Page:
It will highlight the pros and cons of how the transaction is structured. Picking the correct structure will enable the new business to maximise growth and minimise tax liabilities.
6. Fill the funding gap
A good time to secure finance to purchase a business is when the sector it operates in is in a growth phase. A strong business and integration plan will also assist in securing the funding you require.
It is important not to over-leverage your existing firm. Consideration needs to be given to the cash flow available within the existing business and what funds it can commit.
Future working capital and capital expenditure investment should be considered before making the offer to purchase. The cost of the purchase including professional fees also needs to be factored into the funding commitment needed.
In the current climate, banks and alternative senior debt lenders are unlikely to lend 100% of the funding required. As a result, you can be left with a funding or equity gap.
A number of private equity partners are currently in the market who can assist in narrowing the funding gap by way of offering capital for equity positions within a business.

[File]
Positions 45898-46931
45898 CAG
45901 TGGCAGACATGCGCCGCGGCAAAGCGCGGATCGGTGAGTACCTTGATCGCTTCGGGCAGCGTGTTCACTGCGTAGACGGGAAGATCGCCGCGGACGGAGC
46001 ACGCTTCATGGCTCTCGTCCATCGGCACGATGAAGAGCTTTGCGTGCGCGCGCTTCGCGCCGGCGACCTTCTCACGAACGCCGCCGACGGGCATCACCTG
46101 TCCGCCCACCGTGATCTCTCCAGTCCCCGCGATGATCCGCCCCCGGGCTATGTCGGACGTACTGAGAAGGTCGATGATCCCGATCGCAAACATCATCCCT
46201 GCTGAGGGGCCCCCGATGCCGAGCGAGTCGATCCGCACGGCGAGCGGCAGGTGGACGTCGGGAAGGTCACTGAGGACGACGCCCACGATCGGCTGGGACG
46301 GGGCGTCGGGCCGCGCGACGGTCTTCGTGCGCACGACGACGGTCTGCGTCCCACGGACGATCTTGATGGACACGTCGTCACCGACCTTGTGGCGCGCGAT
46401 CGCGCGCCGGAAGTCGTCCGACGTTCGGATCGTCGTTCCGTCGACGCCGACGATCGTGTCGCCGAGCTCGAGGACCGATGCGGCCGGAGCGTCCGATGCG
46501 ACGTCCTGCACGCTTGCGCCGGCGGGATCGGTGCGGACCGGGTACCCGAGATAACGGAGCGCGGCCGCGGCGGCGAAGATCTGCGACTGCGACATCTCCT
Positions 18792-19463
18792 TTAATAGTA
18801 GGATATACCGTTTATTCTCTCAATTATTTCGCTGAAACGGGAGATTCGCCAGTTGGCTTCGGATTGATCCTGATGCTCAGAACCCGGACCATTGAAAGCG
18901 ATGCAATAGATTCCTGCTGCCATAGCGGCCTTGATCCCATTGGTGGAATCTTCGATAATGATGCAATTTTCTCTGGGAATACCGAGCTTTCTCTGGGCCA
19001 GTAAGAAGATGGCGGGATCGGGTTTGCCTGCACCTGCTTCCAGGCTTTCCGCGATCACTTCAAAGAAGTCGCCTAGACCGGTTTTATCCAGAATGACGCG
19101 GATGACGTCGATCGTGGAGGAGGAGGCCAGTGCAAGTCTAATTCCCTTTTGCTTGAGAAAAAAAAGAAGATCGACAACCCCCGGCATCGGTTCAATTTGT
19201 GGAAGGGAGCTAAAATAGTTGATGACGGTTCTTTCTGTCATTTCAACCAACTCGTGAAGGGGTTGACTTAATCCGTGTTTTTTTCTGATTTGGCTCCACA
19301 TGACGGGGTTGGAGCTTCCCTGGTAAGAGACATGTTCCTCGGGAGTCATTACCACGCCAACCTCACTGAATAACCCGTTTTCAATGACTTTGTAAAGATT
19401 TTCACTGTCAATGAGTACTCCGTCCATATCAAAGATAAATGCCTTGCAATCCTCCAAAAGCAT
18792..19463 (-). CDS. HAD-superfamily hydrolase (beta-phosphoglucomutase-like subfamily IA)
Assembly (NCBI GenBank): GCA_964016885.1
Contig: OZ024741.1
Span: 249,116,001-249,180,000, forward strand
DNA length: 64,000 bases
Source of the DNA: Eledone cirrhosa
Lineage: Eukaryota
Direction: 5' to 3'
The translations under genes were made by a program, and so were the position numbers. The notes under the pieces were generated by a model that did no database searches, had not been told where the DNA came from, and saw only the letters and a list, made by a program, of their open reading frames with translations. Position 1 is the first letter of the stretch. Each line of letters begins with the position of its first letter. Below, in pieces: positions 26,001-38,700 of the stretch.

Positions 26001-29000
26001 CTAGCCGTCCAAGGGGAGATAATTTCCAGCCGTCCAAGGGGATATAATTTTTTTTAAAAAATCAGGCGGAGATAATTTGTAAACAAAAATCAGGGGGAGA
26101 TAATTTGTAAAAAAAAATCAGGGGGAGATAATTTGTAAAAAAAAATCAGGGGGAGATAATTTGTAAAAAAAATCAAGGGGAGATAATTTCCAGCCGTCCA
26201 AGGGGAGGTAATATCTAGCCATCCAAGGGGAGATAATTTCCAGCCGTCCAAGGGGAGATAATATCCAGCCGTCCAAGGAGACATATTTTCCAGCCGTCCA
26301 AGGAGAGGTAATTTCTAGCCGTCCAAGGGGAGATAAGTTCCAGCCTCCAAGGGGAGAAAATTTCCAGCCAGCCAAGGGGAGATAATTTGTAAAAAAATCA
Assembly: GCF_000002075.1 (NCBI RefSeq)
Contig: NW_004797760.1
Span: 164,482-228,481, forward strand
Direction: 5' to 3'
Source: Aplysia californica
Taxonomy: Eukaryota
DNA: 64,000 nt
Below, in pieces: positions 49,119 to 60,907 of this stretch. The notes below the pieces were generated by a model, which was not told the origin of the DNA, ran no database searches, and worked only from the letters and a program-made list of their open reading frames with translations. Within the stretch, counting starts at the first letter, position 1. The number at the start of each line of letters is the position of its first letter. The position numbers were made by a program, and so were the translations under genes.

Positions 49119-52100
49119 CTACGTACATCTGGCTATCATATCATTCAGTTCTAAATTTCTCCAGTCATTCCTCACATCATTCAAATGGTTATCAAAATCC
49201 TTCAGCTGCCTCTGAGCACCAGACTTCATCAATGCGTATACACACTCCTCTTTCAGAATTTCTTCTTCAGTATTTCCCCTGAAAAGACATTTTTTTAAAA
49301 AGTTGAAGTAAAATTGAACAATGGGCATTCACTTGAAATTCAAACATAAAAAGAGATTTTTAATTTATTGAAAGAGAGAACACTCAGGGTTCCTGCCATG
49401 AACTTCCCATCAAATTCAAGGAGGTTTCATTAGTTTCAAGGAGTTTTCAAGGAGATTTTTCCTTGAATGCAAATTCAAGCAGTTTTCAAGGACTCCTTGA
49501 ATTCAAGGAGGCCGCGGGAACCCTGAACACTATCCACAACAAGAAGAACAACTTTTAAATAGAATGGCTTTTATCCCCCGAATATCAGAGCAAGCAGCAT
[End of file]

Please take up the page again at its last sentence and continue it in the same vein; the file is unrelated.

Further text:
Each financing source comes with its own pros and cons, so do your research and talk to an advisor to make sure the funding source you pursue is the best choice for your bottom line.
7. Manage integration and change
Many mergers and acquisitions fail because of poor handling of change management and a lack of effective integration.
Company culture plays a major role in whether the acquisition will be a success or a failure. For the business being acquired, there may be a resistance to any change in the status quo or towards the new owner from existing staff.
Communication with staff is critical. As soon as possible, take the time to meet with key staff and understand how the business operates day-to-day and the roles they play.
Keep a focus on your key strategic objectives and development plan, and bring your key employees with you on that journey to ensure early buy-in and efficient implementation.
Edward Byrne is a director of corporate finance at Crowe.